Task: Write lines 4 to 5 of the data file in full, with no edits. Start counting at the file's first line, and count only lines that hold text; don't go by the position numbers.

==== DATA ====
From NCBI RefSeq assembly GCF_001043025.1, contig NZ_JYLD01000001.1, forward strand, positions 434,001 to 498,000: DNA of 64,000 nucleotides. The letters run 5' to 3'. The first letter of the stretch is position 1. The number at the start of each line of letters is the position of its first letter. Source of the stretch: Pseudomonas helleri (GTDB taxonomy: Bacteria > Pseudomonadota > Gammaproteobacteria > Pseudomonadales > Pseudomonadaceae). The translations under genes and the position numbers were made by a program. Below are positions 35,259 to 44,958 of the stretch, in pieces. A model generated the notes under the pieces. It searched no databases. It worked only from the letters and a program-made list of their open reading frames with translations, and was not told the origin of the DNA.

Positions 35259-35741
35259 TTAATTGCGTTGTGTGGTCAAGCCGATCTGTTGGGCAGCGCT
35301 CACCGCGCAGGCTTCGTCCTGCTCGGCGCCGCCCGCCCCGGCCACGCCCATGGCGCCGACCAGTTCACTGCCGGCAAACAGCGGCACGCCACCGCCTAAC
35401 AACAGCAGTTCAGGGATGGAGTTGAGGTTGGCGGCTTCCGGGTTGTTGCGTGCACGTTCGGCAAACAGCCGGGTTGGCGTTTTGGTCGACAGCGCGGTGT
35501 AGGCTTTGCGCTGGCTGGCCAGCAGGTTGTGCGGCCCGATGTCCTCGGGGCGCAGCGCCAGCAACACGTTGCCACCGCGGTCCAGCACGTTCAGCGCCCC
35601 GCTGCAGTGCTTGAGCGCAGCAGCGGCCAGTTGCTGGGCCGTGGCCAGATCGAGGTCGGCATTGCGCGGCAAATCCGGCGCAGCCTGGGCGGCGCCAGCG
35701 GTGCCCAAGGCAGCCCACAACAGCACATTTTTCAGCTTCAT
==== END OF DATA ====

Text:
35301 CACCGCGCAGGCTTCGTCCTGCTCGGCGCCGCCCGCCCCGGCCACGCCCATGGCGCCGACCAGTTCACTGCCGGCAAACAGCGGCACGCCACCGCCTAAC
35401 AACAGCAGTTCAGGGATGGAGTTGAGGTTGGCGGCTTCCGGGTTGTTGCGTGCACGTTCGGCAAACAGCCGGGTTGGCGTTTTGGTCGACAGCGCGGTGT